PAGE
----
The look on the elder's face as she told me this story was one of great pain, but after hearing it, I knew what I had to do. I thanked the elder, gathered myself, and left, not telling the elder about my plan as I knew she would try to stop me. I did not tell Father nor Mother where I was going either, as they would try to stop me too; I simply returned home to retrieve a stone from my little brother's inukshuk and headed out to the ice immmediately. When I got there, I removed my furs and began bashing in the ice as the elder's sister had, calling to the Qallupilluit to make the bargain. I ignored the biting wind as it whipped my hair around my face and I ignored the blood the stone began to draw from my hand.

The wind that had howled around me since I left the camp fell silent suddenly, though I could still see it blowing snow across the ice. The only sound was the Qallupilluit, singing in unison with the voices of one hundred children, one of which stood out from the others as that of my little brother. They sang of the futility of fighting the winter cold, of the peace of allowing oneself to become one with the ice and snow . The longer they sang to me, the more my mind wanted me to just surrender myself to their lullaby, and the harder it became to remember why I was there in the first place. Sharp cracks in the ice began to form from where I had been bashing in the ice, breaking it and forming a large hole from which a single Qallupilluit emerged, carrying my brother in its unnaturally long arms.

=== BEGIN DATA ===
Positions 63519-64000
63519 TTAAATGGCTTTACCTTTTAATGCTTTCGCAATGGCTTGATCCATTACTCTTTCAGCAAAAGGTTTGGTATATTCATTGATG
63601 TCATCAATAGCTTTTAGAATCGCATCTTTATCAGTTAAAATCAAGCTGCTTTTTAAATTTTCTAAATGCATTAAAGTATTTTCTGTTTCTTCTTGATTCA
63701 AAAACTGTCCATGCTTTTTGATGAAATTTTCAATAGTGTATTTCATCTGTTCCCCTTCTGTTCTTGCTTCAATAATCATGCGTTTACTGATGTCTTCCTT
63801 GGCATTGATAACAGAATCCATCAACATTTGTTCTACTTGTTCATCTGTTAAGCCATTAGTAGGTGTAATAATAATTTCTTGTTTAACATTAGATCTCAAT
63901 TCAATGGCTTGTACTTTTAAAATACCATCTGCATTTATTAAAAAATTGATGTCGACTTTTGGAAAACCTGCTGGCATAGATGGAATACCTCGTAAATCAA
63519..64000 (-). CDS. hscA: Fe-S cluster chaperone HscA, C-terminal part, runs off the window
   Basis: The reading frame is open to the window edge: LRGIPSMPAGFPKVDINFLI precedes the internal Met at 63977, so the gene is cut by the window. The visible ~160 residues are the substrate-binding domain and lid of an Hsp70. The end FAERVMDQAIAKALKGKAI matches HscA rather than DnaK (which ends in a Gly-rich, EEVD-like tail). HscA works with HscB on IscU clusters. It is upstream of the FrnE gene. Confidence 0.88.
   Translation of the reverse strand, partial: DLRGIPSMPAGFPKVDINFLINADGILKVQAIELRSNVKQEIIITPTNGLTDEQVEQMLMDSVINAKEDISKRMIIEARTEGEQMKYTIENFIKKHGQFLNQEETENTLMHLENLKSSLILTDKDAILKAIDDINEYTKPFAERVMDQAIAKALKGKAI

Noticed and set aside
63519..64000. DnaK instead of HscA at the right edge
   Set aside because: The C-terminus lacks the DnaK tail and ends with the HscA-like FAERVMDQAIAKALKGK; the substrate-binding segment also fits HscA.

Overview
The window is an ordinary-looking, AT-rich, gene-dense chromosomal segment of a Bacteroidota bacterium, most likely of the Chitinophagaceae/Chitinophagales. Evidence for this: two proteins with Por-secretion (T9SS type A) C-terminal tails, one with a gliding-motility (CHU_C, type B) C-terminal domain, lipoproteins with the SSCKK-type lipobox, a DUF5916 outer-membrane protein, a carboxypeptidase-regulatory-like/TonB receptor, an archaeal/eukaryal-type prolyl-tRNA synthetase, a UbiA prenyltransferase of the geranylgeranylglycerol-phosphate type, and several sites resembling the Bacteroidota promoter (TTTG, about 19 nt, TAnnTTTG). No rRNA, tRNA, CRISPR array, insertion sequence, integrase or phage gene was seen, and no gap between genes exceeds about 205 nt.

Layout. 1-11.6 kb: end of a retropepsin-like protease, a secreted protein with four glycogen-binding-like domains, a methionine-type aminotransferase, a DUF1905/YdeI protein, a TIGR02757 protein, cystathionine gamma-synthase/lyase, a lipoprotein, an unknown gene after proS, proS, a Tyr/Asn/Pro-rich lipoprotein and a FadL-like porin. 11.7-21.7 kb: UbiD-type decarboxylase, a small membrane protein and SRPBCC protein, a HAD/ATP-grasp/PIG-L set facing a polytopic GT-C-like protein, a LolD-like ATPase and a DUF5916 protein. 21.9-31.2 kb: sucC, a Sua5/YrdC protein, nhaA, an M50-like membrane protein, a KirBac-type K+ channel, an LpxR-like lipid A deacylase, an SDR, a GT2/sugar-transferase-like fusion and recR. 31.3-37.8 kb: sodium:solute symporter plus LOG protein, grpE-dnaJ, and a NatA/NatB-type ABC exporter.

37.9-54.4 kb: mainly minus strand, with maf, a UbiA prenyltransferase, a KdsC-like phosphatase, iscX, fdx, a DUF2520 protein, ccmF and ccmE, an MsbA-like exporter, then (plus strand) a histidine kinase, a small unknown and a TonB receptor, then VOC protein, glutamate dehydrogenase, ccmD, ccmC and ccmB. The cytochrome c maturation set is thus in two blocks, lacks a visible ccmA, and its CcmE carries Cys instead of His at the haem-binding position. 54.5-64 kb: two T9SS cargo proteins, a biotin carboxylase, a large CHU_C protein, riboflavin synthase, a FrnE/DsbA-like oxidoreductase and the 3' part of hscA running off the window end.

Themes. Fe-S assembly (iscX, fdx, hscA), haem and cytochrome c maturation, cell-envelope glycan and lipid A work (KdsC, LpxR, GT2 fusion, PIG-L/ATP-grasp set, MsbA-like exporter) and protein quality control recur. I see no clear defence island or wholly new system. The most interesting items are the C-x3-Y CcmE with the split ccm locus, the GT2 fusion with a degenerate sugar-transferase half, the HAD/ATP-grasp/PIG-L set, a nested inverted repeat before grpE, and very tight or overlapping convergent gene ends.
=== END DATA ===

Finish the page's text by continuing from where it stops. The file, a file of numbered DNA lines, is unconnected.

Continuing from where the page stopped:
The singing stopped as abruptly as it began, leaving nothing but dead silence. My brother's face was as grey as the Qallupilluit's; he was fast asleep, not even stirring as the Qallupilluit bent over to place him on the ice. As it stood again, shifting in its furs, it surveyed me with its large black eyes and smiled wide and lipless to expose all of its jagged, pointed teeth. It was far taller than Father even with its hunched posture, and I shook violently with both fear and penetrating cold as I endured its gaze. It made a sweeping gesture toward the hole from which it had emerged, and I walked slowly and stiffly toward it and lowered myself in, the Qallupilluit following behind me.

I kept my eyes closed as I did so, even after I was fully submerged. I felt the unbreakable grip of one hundred icy hands pulling me deeper and deeper, but the fear I had felt had vanished, replaced by a calm emptiness. They began to sing their numbing lullaby again, with the water growing colder and colder, but the chill bothered me not and I needed no breath. I felt the tickle of their seaweed hair swirling about me as though feeling it through someone else, with the sensation only leaving when they released me from their grip. They had taken me to the rocky bottom, and I could not swim back up even if I had tried; my arms and legs became heavier and heavier as it became harder and harder to just stay conscious. I listened to the lullaby of the Qallupilluit, and as sleep began to take me at last, I forgot Mother's smile, Father's laugh, and the sensation of my little brother's hand in mine.

I embraced my peace beneath the ice.